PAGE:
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Glad to see this is full legalization being proposed.

Decriminalization is of little use to the chronically uncool.




the chronically uncool

As in, warm-blooded animals?


> the chronically uncool.

Such as politicians? Or basically most people living in Ottawa?


Sure. I suspect there's a lot of people in Ottawa who'd enjoy the occasional joint, but don't know where to get it.

As for politicians... well, my impression is that they prefer crack.


Does smoking pot make you cool?


No, the contrapositive. Being cool helps you access the trust networks through which illegal supply flows.


I've never learned what contrapositive meant. Thank you for your casual use of it -- it inspired me to learn the concept. What a useful word!

The contrapositive in this case being: "Not being cool means you do not smoke pot", which as you explain seems like a reasonable assertion.


Not in my experience...it's just a matter of knowing where to look.

Not that I'm really interested in smoking pot any more. It's a bit too uncool and boring.


Bully for you. Not all of us are down to hang out with old hippies, just to purchase some weed. I'd rather have Amazon ship it.


With Prime Same-Day by drone!

(And more seriously, from a reputable and regulated supplier)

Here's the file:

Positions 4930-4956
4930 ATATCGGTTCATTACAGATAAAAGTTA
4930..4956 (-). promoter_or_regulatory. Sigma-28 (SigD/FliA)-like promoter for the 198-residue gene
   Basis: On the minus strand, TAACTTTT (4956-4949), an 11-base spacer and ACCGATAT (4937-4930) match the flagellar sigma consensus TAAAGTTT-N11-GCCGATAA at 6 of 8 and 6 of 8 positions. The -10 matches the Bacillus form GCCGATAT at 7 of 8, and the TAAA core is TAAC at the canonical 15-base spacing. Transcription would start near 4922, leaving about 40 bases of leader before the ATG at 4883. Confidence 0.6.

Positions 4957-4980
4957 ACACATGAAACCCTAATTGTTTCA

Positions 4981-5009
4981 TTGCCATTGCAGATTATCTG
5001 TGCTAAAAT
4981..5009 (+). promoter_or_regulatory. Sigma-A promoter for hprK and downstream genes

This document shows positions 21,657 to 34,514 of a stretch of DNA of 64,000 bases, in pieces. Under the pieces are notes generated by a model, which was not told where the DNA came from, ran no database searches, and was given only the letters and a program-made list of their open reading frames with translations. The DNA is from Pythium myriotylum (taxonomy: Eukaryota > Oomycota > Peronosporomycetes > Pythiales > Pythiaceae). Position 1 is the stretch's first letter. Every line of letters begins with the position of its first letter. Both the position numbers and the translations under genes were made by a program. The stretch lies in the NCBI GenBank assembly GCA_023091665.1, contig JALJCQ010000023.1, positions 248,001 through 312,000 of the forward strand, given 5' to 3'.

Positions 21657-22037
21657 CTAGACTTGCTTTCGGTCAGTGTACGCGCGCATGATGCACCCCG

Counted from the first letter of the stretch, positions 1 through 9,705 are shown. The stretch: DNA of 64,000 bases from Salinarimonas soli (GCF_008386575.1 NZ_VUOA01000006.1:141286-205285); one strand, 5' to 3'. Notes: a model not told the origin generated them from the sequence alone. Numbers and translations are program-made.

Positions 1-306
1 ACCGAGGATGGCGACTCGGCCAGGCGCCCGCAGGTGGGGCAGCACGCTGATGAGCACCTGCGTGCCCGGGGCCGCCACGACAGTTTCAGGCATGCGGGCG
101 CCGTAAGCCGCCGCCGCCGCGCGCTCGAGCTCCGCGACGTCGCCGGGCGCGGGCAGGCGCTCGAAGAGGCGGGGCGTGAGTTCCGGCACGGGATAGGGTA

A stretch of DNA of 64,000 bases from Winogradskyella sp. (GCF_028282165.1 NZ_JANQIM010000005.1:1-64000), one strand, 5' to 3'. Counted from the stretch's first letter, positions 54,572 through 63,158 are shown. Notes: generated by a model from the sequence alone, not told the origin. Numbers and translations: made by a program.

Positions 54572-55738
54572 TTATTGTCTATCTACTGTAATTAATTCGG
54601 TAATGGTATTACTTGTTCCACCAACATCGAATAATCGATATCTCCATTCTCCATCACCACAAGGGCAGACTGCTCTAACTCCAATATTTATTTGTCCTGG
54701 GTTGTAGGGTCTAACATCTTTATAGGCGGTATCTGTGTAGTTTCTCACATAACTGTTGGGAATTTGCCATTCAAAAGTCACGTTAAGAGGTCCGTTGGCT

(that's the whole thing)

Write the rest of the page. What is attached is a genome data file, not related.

>> Does smoking pot make you cool?

> No, the contrapositive.

The first thing you're ever taught about the contrapositive, generally at the same time the name is taught, is that a statement is exactly equivalent to its contrapositive.


In boolean logic, when the law of the excluded middle holds. The theorem you're trying to use is manifestly inapplicable.


You're confused.

For one thing, the law of the excluded middle holds here just as it holds everywhere else. You've got two options:

- Smoking pot makes you cool.

- Smoking pot does not make you cool.

Those cover all cases.

But, the point I'm making is that you are incorrect to label "being cool helps you access pot" as "the contrapositive" of "smoking pot makes you cool". The concept of a contrapositive does not apply to "smoking pot makes you cool", because it is not a conditional statement.

If you want to cast the idea you're supporting as a conditional statement, you have "if you're not cool, you don't smoke pot". This actually has a contrapositive, "if you smoke pot, you're cool", and it is the same idea.

I don't believe that innovative misuse of specialized technical terms is actually a good idea. When the word you'd really like to use doesn't mean what you want it to mean, suck it up and use some different words.


The symbols above? They're English sentences, and they're perfectly clear in context. You're making a category error by trying to treat them as logical propositions, and it's leading you to waste your time on pedantry.


All right. Why do you choose to call "being cool gets you access to pot" the "contrapositive" of "smoking pot makes you cool"? What is the benefit of using a term from an unrelated area which means something different than what you mean? Why is it a category error for me to treat you as talking about logic when you use a term which is restricted to formal logic?


I kind of wanted to downvote you for such a dumb post, but whatever let's leave it in your post history. Breaking the law (when you disagree with it) doesn't make you cool. Being cool makes you cool.

I agree with the change in this law, as a non consumer who has tried it in the past, but let's not draw a stupid line between those who partake and those who don't.


No. Arguing about what cool is makes you cool.




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